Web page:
U.S. Asks Catholic Institutions for Help in AIDS Struggle

Notes Church’s Big Role in Health Care in Poor Nations

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ROME, JULY 29, 2004 (Zenit.org).- The United States appealed for the collaboration of Catholic organizations in the world fight against the spread of AIDS.

The U.S. government called for collaboration because 27% of the health structures in poor countries are run by Catholics, said U.S. global AIDS coordinator Randall Tobias, at a videoconference organized by the American Embassy to the Holy See.

Among the Holy See officials present was Cardinal Javier Lozano Barragán, president of the Pontifical Council for Health Care Workers, according to the Vatican agency Fides.

Tobias said the United States intends to assign $15 billion in the next five years to prevent the spread of HIV/AIDS.

The head of the global anti-AIDS program said the U.S. government would pressure the market to reduce the price of anti-AIDS drugs. It would so by exploiting competition between companies to lower the selling price of anti-retroviral therapy, he said.

Washington has asked pharmaceutical companies to have their new products tested by the U.S. Food and Drug Administration in order to be purchased and distributed in global anti-AIDS program.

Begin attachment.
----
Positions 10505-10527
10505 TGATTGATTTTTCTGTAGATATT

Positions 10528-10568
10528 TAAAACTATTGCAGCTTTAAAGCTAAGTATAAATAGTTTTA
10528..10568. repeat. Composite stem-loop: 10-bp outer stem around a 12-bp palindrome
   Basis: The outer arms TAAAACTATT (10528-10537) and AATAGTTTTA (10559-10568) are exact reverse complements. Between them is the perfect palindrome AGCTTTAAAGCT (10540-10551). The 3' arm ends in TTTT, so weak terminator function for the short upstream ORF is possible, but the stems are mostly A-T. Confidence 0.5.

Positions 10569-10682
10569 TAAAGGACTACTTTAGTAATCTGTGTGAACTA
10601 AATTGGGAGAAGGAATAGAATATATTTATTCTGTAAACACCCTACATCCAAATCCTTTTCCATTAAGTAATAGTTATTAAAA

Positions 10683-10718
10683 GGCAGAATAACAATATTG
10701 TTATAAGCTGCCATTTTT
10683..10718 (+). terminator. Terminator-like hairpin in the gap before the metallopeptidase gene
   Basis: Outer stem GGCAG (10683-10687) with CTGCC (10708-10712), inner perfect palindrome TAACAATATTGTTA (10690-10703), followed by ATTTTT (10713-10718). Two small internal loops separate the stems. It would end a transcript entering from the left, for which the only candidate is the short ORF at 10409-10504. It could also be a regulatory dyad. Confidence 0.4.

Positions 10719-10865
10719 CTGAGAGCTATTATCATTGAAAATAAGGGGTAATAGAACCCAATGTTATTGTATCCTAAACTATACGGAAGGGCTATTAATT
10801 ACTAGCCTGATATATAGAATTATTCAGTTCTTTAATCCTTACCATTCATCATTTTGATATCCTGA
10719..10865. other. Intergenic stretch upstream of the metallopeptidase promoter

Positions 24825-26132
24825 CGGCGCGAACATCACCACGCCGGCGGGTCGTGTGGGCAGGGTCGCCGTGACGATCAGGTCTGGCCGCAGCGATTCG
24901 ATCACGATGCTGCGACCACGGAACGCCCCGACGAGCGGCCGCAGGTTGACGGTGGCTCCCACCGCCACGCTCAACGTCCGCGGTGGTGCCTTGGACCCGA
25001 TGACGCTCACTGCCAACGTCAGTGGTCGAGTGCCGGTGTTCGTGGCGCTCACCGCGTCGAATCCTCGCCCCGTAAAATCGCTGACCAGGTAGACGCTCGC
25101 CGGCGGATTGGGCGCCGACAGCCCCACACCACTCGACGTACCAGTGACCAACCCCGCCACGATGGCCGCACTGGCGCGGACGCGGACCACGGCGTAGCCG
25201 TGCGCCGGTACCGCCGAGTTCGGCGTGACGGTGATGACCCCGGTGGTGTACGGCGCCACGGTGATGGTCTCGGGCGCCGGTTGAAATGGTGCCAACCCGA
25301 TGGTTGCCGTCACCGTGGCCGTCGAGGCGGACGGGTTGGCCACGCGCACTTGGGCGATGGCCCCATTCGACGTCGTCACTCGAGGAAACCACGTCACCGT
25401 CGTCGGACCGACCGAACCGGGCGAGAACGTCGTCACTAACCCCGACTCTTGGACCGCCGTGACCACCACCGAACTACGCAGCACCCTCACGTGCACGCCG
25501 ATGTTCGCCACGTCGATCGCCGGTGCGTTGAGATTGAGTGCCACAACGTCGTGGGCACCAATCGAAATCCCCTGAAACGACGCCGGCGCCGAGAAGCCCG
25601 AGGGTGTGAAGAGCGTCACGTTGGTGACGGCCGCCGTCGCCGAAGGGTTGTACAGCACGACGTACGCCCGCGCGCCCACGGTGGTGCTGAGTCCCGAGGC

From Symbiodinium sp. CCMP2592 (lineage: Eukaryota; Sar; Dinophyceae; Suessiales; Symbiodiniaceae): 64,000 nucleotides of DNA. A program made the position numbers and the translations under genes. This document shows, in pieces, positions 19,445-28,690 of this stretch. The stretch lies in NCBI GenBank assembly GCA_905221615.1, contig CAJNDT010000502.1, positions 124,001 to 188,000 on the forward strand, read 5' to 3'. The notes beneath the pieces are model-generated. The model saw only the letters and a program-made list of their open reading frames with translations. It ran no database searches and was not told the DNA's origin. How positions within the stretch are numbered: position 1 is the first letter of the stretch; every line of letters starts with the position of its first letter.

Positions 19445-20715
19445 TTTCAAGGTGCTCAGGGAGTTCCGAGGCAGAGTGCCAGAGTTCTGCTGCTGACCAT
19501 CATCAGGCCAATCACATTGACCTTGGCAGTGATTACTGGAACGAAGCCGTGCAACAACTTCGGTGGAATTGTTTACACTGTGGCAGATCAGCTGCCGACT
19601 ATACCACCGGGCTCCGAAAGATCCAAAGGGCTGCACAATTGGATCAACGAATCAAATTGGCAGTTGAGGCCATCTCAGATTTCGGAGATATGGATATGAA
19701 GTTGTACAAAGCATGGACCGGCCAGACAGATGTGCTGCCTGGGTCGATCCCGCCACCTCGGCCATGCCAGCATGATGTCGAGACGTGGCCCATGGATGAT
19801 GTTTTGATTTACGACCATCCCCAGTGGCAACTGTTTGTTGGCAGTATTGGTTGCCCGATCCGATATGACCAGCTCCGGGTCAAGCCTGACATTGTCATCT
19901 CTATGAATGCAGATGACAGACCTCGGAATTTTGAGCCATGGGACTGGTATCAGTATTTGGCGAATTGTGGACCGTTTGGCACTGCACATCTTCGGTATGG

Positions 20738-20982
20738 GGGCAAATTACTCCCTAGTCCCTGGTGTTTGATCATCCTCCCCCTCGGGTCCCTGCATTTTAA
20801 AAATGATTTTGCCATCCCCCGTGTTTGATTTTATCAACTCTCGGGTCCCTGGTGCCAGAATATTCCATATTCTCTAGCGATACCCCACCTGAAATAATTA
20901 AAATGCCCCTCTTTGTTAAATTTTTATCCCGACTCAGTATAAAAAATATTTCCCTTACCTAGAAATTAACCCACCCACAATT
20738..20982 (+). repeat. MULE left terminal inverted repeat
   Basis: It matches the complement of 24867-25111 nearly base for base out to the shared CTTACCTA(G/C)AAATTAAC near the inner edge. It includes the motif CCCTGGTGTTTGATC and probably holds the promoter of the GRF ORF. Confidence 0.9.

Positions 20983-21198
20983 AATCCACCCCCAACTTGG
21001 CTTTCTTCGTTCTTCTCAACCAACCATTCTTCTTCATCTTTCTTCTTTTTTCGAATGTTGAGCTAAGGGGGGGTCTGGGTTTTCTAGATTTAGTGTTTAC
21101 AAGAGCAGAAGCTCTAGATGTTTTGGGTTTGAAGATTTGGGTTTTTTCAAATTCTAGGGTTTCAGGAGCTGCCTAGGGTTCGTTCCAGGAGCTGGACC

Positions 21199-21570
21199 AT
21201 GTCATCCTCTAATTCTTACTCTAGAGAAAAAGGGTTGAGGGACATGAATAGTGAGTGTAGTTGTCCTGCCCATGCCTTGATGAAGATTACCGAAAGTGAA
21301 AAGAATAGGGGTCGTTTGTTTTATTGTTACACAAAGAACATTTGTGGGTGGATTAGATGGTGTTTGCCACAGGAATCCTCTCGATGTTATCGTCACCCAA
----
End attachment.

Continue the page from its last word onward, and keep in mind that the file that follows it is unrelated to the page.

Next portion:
The Catholic health-care representatives said drugs must be distributed to poor countries and that the problem of tackling the pandemic must go hand in hand with development programs.

Another official on hand was Mario Marazziti, of the Rome-based lay Community of Sant’Egidio, which is working in Africa to prevent and treat AIDS.

Marazziti said that in addition to distributing treatment, it is necessary to provide training for local medical and paramedical personnel. He underlined the role of the media in the struggle against AIDS: “When African people realize that AIDS can be cured, taboo and prejudice disappear.”

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ZENIT Staff

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